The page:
SR: Well! that is story I cherish. I was thinking about a cover for Living Other Lives when one of my friends said why not MF Hussain. I took up the challenge. But I didn’t know him, nor did I have his contact number. After sometime, a friend forwarded me his number. I was afraid to phone him, and I wondered if he would receive my call or not. Like a school girl tense and unsure, I rang him. A baritone answered yes. Nervously I told him that I write in English and if I send him my poems and then if he likes them will he do a cover for me. I was ready for a no response. But to my utter amazement he just said send me your poems and gave the address. The rest is history.

I am overwhelmed still. He just could have said no. He didn’t know me personally. Such expansiveness, open-heartedness I have never come across. Truly a great painter in every sense of the term. 

                    

RS: Our readers would be eager to know if there is another poetry collection on the anvil. When do we see a freshly minted book in the bookstores?

SR: Yes. This poetry collection is very different from others. It is on Varanasi. But not descriptive, rather an inward journey. I feel either the readers will love it or throw it in the bin. There is no grey area here. Hope to publish it soon.

RS: What advice would you give to budding poets about honing their craft?

SR: Really, I am not that great to give advice. But a small suggestion, that is read poems more poems, non fictional essays, ponder and assimilate. Go on writing. No matter what. And do not sell your conscience for immediate gains. One must understand writing poetry seriously is a form of meditation. It is so internal and subtle, and it brings changes without the headlines.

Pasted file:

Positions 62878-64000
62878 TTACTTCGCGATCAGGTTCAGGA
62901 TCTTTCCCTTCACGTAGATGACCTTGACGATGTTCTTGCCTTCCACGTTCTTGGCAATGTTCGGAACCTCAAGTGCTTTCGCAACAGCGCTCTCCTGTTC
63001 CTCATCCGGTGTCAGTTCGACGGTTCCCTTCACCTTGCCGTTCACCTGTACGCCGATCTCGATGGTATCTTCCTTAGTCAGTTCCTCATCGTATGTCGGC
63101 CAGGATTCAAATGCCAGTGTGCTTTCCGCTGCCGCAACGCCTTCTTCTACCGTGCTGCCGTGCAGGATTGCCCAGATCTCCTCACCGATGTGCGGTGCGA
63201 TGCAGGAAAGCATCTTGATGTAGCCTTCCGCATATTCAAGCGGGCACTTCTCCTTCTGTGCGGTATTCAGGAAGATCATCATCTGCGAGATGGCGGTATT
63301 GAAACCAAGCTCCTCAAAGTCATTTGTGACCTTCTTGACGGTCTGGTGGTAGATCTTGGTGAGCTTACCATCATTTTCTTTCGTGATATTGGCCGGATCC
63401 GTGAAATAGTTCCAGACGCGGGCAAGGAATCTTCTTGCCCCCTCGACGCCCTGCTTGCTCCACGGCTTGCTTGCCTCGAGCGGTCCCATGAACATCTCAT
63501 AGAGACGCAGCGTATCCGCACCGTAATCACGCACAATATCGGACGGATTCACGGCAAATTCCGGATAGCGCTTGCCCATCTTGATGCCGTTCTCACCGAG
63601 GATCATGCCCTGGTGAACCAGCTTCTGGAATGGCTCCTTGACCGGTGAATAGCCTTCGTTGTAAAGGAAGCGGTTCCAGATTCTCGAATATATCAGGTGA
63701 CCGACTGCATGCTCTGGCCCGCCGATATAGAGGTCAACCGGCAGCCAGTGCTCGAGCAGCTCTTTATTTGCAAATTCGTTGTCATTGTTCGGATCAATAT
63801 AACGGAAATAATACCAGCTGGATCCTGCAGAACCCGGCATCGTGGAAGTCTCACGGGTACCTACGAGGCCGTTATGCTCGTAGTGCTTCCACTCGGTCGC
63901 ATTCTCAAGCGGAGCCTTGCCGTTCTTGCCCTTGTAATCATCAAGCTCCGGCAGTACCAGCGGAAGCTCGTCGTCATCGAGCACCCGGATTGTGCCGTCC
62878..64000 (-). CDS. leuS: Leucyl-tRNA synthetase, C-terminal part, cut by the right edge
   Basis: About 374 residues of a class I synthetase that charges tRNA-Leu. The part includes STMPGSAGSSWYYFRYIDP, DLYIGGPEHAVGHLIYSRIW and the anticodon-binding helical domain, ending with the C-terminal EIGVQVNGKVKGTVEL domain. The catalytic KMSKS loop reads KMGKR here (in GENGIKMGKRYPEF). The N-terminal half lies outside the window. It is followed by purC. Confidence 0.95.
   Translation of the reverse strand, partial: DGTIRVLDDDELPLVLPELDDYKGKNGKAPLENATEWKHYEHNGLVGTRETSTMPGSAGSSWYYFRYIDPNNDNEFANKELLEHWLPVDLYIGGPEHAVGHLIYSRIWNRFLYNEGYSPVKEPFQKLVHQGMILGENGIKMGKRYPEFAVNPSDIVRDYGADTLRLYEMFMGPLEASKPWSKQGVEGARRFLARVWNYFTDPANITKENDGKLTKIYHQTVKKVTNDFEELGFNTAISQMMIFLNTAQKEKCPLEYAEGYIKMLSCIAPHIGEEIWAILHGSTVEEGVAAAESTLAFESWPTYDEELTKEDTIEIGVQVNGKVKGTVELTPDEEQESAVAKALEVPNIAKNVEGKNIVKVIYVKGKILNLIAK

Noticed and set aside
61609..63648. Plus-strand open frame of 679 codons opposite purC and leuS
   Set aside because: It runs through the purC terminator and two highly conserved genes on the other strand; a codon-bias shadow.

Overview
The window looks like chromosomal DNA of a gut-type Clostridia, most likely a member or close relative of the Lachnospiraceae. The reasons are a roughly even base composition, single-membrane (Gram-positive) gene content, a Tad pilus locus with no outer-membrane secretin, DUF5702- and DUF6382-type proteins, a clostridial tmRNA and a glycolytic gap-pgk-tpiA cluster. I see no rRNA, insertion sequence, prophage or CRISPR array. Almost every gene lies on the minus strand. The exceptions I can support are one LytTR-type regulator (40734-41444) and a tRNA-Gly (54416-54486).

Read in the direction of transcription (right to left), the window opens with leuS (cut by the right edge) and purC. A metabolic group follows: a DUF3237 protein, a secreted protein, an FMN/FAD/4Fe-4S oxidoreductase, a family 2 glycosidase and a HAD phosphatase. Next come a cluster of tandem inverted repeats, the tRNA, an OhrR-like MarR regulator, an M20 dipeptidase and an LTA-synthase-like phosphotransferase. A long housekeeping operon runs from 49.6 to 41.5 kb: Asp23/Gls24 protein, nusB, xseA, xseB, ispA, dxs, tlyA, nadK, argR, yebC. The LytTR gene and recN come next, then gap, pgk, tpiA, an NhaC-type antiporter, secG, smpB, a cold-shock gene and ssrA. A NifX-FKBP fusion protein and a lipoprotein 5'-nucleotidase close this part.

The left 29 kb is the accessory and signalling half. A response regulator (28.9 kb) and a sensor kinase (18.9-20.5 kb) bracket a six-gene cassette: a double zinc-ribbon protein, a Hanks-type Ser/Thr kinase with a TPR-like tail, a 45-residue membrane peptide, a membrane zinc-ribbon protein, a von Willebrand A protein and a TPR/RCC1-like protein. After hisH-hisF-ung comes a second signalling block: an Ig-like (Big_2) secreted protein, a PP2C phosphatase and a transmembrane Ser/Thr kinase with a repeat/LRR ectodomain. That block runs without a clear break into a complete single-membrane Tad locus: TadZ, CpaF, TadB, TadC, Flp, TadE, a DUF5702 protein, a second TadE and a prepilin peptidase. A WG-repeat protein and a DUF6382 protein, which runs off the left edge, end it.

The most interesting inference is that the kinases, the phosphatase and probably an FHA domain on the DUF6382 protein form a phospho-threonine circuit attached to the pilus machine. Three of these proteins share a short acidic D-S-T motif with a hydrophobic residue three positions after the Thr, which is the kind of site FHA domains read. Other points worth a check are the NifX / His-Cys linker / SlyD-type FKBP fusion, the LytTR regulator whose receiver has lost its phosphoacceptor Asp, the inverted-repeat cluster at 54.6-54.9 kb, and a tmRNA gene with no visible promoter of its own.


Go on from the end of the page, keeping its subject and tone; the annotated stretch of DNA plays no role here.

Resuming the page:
RS: Today’s generation is moving away from the written word, moving more towards a visual representation of feelings and emotions through emojis, memes etc. How do you envisage the future of literary genres like poetry or story writing in a world where Tik-Toks and ‘shorts’ are the order of the day?

SR: Look you cannot go back. But I do believe in balance. People will choose. Maybe the number of readers will dwindle. But it is my firm belief that the world of words will stay, be it poetry or novel or any other thing. I want to echo Umberto Eco’s words in This is not the end of the book that is -

‘Perhaps it will evolve in terms of components; perhaps the pages will no longer be made of paper. But it will still be the same thing’.


Thank you so much Ms Ray for taking time out to talk to The Wise Owl. We wish you joy and satisfaction in your creative journey. We hope you continue to experiment with words, music and painting and make the experience of reading poetry a multi-layered one for your readers.